Successful software contract negotiation services are a crucial component of your IT organization’s bottom line. But buying the right licenses at the right price is challenging, and it’s only becoming more complex. Software vendors offer ever-changing and complicated terms, and many IT managers do not involve themselves in this on a daily basis, making it difficult to negotiate the most optimal deal. Here are 10 software contract negotiation tips to make the process a little easier.
Do you have a software contract negotiation scheduled soon? Then make good use of our knowledge and tips to ensure you are well prepared. Do research on market conditions and standard terms in your industry, set clear goals, be flexible and use negotiation techniques to strengthen your position. If you are unfamiliar with negotiating contracts, consider seeking professional advice from an independent expert. With these tips in mind, you’ll be ready to successfully negotiate your software contract.
Yes, you can negotiate the terms of your software contract. It is a good idea to make your own interests and requirements clear to the other party and try to come to a common understanding of what is expected. It may also be helpful to seek help from an independent expert to assist in the negotiation process and to ensure that all important issues are discussed and included in the contract.
Keep in mind that you cannot always get everything you want and sometimes compromises must be made. It is therefore important to be realistic about what is achievable and to strike a good balance between looking out for your own interests and finding a solution that works for all parties.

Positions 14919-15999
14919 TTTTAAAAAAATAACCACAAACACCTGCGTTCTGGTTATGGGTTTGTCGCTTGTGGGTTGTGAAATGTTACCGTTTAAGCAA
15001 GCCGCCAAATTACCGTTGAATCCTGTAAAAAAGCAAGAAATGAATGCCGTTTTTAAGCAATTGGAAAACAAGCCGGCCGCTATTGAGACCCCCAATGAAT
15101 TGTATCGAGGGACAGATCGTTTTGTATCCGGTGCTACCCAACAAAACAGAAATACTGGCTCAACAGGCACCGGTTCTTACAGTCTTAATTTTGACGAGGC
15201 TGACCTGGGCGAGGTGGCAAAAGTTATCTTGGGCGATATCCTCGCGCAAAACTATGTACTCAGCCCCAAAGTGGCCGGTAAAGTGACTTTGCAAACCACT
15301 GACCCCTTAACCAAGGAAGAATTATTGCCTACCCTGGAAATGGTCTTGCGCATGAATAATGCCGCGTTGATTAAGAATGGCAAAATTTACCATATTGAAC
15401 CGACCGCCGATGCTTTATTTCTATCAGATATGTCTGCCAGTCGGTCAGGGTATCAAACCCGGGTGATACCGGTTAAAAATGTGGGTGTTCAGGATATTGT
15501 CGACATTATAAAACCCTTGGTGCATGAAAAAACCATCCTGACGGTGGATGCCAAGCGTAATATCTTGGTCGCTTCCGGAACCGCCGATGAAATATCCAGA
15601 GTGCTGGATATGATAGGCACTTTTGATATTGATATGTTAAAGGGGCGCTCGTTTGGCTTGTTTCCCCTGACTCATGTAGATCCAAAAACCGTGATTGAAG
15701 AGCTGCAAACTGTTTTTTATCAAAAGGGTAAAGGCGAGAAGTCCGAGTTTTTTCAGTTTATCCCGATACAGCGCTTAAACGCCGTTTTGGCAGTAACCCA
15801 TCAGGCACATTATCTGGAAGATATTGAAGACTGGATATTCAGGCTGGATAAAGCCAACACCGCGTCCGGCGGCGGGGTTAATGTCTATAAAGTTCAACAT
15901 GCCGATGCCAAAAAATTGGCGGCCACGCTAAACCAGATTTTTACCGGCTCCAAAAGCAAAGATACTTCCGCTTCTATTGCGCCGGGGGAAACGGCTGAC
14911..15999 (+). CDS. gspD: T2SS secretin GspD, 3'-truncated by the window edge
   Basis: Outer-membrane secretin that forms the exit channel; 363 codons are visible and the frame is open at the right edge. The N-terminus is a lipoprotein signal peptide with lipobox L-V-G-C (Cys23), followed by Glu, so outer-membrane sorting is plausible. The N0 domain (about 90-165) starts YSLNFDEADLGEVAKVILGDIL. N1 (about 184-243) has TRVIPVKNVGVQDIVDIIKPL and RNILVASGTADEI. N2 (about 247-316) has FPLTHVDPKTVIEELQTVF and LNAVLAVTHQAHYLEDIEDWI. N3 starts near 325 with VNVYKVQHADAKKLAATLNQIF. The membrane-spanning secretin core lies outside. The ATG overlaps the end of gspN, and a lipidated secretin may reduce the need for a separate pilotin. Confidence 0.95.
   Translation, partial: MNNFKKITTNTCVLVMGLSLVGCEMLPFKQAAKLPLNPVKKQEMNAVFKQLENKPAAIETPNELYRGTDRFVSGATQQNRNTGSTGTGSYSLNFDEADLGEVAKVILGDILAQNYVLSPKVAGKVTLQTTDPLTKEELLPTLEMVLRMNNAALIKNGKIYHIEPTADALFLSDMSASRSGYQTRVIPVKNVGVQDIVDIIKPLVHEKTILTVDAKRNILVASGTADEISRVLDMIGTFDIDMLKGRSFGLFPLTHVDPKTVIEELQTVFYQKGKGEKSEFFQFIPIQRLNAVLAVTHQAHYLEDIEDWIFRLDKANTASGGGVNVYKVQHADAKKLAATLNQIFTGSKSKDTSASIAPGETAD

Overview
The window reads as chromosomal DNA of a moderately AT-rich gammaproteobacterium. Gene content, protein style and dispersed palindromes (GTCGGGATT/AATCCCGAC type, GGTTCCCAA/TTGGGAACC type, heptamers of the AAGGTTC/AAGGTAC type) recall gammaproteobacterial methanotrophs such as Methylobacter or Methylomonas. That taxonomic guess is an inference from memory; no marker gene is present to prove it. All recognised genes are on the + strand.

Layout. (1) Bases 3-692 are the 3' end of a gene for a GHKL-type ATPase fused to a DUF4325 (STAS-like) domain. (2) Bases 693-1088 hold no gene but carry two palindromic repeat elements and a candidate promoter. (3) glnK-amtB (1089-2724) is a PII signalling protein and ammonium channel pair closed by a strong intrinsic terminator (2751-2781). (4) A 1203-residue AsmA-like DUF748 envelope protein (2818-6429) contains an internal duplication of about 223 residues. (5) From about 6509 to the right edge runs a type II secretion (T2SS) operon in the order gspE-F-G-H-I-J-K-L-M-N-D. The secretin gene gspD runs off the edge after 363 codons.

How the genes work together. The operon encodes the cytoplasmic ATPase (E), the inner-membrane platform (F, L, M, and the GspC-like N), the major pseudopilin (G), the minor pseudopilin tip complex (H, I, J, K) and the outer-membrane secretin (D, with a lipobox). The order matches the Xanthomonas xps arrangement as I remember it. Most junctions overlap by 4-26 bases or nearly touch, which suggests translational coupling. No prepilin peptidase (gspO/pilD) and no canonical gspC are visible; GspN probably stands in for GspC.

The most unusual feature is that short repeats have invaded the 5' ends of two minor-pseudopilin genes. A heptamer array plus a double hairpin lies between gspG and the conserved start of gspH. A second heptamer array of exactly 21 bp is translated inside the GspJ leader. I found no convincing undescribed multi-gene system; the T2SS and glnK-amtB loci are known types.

Yes, there can be a difference between software as a service (SaaS) contract negotiations and regular software contracts. SaaS is a form of software delivery where the software is provided over the Internet and used by customers on a subscription basis, rather than being purchased and installed on a local computer.
SaaS contract negotiations can be different from regular software contracts because there are usually other issues to be discussed, such as how the software is delivered, licensing fees and service and support levels. It is therefore important to be well aware of your organization’s specific requirements and needs and to communicate them clearly during negotiations.
We have the knowledge and experience to help you negotiate the best possible terms.
There are several reasons why it may be important to negotiate a software contract. Below, I provide some examples:
In summary, negotiating a software contract can help create clarity and agree on important aspects of the project, which can help avoid problems and make the project successful.
It is important to be well prepared before you begin negotiating a contract. Here are some tips to help you negotiate:
There are some important things to consider during a Microsoft Enterprise Agreement contract negotiation, for example:
Software pricing is notoriously inconsistent, which makes it hard to know whether you’re getting a fair deal. It’s not uncommon for two similar companies making similar purchases to pay wildly different prices, sometimes up to a 50% difference! And licensing terms are complex and changeable.